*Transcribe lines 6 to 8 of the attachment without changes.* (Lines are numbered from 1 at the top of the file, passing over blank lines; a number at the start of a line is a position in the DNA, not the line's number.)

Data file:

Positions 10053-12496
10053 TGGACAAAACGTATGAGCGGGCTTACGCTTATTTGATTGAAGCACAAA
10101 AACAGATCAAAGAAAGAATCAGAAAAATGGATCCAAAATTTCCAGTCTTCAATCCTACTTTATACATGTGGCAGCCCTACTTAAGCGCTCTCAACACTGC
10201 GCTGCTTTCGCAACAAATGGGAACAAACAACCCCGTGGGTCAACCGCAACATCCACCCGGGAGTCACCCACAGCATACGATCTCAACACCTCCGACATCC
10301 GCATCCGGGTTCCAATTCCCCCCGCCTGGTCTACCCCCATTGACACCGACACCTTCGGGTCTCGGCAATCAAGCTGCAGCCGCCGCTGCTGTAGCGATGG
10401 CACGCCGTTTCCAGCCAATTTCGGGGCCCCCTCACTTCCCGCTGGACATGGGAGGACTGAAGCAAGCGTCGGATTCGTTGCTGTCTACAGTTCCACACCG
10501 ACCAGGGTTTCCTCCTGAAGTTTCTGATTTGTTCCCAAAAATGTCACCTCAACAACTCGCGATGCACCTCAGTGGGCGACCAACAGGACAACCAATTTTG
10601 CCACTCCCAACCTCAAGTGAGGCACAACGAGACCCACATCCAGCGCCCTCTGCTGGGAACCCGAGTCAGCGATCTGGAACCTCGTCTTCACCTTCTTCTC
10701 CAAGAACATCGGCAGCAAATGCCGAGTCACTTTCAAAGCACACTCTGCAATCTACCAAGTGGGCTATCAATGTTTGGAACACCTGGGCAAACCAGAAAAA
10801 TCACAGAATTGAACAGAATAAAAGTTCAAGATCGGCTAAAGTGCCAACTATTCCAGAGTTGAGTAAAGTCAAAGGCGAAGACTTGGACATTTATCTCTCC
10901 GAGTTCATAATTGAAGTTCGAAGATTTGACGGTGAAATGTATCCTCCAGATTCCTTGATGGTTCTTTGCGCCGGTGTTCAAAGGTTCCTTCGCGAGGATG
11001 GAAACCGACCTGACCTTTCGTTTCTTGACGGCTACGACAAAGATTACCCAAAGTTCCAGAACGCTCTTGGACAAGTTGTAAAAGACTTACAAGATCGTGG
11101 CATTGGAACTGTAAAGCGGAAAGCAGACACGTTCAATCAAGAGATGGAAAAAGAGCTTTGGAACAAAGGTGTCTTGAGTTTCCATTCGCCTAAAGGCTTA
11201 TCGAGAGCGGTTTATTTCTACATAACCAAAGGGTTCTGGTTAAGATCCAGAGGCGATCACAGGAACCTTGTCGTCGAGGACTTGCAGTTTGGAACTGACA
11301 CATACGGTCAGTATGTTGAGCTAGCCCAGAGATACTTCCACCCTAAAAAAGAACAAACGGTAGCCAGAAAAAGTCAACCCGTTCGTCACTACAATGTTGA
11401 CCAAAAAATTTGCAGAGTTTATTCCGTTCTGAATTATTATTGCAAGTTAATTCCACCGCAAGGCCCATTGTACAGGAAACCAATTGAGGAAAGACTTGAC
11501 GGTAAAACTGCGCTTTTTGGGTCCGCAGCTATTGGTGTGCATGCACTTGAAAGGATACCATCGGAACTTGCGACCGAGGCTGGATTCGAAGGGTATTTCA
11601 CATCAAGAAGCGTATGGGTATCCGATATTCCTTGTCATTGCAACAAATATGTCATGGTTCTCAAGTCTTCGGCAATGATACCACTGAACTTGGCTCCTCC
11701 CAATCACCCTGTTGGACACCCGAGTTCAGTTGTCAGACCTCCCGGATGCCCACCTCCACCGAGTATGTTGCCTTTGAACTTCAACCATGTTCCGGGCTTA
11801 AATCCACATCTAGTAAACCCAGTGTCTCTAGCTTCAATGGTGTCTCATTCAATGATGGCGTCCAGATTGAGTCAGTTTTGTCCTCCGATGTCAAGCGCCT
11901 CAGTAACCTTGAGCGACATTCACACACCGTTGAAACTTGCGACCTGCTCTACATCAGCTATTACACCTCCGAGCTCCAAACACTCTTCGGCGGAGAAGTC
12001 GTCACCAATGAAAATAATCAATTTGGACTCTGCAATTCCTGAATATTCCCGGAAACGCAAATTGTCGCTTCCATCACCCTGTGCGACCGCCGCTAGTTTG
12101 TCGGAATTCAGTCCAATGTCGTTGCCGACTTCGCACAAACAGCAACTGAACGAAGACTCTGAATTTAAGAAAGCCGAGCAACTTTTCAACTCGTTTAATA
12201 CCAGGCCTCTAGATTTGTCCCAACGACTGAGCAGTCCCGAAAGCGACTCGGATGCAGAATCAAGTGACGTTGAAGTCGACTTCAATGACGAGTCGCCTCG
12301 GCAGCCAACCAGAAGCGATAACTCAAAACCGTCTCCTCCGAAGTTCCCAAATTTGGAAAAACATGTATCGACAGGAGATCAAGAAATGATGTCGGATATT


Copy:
10401 CACGCCGTTTCCAGCCAATTTCGGGGCCCCCTCACTTCCCGCTGGACATGGGAGGACTGAAGCAAGCGTCGGATTCGTTGCTGTCTACAGTTCCACACCG
10501 ACCAGGGTTTCCTCCTGAAGTTTCTGATTTGTTCCCAAAAATGTCACCTCAACAACTCGCGATGCACCTCAGTGGGCGACCAACAGGACAACCAATTTTG
10601 CCACTCCCAACCTCAAGTGAGGCACAACGAGACCCACATCCAGCGCCCTCTGCTGGGAACCCGAGTCAGCGATCTGGAACCTCGTCTTCACCTTCTTCTC